I am almost sure that millions of immigrants, in their first years in the United States, have similarly compiled recipes whose mysterious names evoke our new, even more mysterious land: Triple Fudge Brownies, Sloppy Joes, Red Velvet Cake, Deviled Eggs, Monkey Bread, Candied Yams, Casseroles…

Wow! What are these? Casseroles intrigued me since “casserole” means saucepan in French. Thanks to a magazine, I found out what an American casserole really was.

Not a casserole 🙂

My mass of unsorted recipes is the witness of my first steps in this country. Food and assimilation go hand in hand, I think. Eat what people eat and you’ll know a little bit more about them. When a foreign recipe became mine I was making this land mine too. Of course, anyone who has been through the experience remembers that the learning curve is rocky.

Once, I was invited for coffee at a friend of mine, a recent acquaintance really. Such invitations were very rare since I was recently arrived. Since French women never show up anywhere empty-handed, I brought a freshly baked batch of brownies.

“I never make my brownies from a mix,” said the hostess. “Always from scratch.”

I didn’t know what a mix was and had never heard the expression “from scratch.”

But I was fluent in tones of voice and facial expressions. My brownies didn’t cut it. I knew, though, that they were more than decent. My husband loved them. So I tried to explain that I had made them following Katherine Hepburn’s favorite brownie recipe. The actress had sounded to me American enough to have a legit opinion about brownies.

Later at home, I opened my dictionary and searched for “scratch” until I found the meaning of the expression “made from scratch.”

My brownies had been slightly burned, presented an irregular texture and small crevices. Yeah, 100% homemade.

I supposed that it was just hardfor this woman to imagine a French woman recently arrived to come up with a genuine brownie recipe.

To her credit it is true that American food was pretty much absent in France until I left. The first Parisian McDonald opened its doors in 1984, four years after the very first one in Strasbourg. A few American restaurants had opened, primarily in the Halles, in the very center of Paris. My American culinary knowledge was basic: hamburgers, Cobb salad, chili con carne, cheesecake, and yes, brownies served plain or à la mode.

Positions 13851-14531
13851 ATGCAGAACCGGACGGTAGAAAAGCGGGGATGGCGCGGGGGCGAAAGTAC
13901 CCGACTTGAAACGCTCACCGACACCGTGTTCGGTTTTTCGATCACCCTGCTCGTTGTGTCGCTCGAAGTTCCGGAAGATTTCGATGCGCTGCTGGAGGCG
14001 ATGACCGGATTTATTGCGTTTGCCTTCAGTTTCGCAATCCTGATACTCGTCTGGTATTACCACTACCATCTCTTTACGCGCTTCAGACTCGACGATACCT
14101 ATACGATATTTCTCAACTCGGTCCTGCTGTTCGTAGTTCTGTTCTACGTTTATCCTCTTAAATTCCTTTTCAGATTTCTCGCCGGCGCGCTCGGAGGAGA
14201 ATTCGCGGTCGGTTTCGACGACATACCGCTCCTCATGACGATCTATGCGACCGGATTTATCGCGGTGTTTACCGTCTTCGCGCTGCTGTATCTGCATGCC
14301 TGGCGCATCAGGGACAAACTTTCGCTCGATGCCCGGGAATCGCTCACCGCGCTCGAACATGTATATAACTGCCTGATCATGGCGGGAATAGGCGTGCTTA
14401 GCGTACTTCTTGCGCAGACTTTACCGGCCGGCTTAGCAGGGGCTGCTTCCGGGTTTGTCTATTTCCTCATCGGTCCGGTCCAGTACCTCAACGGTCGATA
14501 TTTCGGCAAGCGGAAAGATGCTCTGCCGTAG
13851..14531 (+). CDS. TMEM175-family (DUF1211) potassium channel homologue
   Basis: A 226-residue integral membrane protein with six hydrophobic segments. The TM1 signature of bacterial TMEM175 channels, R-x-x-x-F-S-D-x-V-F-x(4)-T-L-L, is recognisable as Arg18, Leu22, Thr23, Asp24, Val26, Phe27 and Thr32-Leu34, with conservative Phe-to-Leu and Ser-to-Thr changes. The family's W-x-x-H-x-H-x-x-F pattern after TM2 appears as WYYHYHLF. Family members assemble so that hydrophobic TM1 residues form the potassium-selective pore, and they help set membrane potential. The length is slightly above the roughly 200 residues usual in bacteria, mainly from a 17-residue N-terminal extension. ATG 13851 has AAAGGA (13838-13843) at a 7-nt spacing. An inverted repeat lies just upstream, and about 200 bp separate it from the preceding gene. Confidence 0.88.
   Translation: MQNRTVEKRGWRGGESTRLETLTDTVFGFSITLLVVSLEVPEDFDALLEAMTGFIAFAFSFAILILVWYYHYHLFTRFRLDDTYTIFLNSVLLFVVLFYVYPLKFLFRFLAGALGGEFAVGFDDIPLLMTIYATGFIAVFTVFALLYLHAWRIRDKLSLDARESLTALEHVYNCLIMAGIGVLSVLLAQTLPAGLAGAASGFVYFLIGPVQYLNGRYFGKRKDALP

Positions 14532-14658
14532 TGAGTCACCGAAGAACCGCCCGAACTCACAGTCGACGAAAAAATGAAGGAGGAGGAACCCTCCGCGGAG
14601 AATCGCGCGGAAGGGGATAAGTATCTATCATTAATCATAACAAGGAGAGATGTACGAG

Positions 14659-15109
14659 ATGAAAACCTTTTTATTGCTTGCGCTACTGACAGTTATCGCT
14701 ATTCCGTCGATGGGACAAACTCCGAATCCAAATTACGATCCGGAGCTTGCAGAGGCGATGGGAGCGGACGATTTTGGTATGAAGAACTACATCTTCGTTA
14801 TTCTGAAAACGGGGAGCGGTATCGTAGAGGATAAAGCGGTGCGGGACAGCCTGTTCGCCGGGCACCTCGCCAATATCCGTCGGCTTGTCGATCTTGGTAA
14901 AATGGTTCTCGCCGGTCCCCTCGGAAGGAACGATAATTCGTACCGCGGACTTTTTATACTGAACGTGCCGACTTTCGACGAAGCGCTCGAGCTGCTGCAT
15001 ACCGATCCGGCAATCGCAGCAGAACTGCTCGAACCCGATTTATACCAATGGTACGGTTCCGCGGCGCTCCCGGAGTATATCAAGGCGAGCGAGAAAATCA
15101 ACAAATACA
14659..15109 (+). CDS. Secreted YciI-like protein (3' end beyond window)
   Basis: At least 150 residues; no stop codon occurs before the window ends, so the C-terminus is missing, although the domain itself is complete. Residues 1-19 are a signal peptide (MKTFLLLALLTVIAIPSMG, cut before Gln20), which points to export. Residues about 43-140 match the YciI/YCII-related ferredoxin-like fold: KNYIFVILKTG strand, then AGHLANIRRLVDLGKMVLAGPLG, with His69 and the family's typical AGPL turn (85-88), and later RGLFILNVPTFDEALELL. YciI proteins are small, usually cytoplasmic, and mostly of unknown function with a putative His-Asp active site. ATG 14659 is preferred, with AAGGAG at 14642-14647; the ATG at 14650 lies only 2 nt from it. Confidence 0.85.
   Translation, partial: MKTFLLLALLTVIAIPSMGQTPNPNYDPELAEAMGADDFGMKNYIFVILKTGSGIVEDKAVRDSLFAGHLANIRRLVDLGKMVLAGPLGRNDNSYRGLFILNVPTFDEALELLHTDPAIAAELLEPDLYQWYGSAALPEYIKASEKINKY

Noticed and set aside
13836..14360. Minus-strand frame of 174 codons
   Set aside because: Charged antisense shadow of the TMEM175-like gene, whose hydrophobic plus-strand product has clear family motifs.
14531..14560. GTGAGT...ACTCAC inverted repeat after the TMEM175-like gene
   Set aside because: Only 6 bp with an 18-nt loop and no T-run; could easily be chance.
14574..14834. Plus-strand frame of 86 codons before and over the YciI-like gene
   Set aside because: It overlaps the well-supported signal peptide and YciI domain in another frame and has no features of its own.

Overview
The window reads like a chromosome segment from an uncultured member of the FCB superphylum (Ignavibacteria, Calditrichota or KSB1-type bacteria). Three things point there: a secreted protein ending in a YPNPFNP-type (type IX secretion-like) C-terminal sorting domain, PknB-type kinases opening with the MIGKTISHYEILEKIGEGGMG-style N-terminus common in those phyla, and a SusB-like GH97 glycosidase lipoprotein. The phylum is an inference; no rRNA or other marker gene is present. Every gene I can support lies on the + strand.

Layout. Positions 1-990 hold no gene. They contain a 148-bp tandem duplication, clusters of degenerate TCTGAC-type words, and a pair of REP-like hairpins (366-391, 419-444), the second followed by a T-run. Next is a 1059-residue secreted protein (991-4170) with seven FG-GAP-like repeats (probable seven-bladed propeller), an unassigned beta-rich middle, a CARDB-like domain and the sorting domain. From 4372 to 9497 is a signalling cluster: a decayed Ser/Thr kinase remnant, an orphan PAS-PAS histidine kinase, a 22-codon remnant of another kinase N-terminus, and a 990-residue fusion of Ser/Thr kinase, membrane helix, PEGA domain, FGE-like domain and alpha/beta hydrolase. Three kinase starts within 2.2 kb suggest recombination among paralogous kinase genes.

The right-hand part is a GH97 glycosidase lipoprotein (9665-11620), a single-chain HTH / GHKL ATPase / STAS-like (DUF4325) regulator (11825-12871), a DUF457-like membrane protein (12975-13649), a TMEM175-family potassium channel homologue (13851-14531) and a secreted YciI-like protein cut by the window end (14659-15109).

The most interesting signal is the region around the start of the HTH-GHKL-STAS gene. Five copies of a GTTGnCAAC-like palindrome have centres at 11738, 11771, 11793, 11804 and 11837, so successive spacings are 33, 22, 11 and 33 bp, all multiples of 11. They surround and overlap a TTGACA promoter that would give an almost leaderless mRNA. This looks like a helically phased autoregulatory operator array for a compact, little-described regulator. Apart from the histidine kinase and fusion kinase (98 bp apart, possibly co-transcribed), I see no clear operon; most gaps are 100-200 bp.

When I arrived in California I already favored baking to cooking, so I was more interested by the desserts section when I browsed through magazines and newspapers. I mouth-watered when I scrolled down the list of ingredients. Some spices were new to me. Cinnamon was not a French favorite. Walking past a café that sold cinnamon buns or anything cinnamony felt so exotic! Even though I now bake with cardamom, ginger, pumpkin pie spice, matcha green tea powder, and other kinds of spices, cinnamon will always incarnate American baking. Smelling cinnamon away from the States is my Proust’s madeleine.

Back then in France, vanilla was mostly sold in sticks (gousses de vanille) or as ultra fine sugar flavored with vanilla and sold in mini pouches (sucre vanillé). I found vanilla extract much more practical, even though the sticks work better for some recipes.

At this time of the year, I return to my old, messy, stained Manila Recipe Folders. Will I spend an hour going through the To Test? Probably. Will I try one recipe? Maybe. More likely I’ll stick to a classic from the To Keep, one American recipe now a Holingue family heirloom.

Although, I’m thinking of arriving just a tad early when I go cut my hair next week. I’ll leaf through the forgotten pile of magazines while waiting for my hairstylist. Chance is I’ll discover a new recipe or a twist on a classic. Nowadays, people prefer their phones, so it’s okay to tear the page.

I’ll slip it into one or another of my Manila Recipe Folders. Which I keep disorganized in memory of my first American culinary discoveries.

From one recipe to another, I’ve walked quite a long road toward becoming an American.

Even though I’ve sometimes only scanned through them.


P.S. Like everyone else, I also search for online recipes. And print them.

P.S.#2 BTW, what I wrote about my Manila Recipe Folders is not 100% true.

I know exactly where is the recipe for Roger Toguchi’s Favorite Hawaiian Banana Bread – no idea who this guy is, but his banana bread recipe is the only one I’ve ever followed. I always find the one for the Blueberry Buckle.

And I will never lose Katherine Hepburn’s Brownie recipe.

From the very early 1990s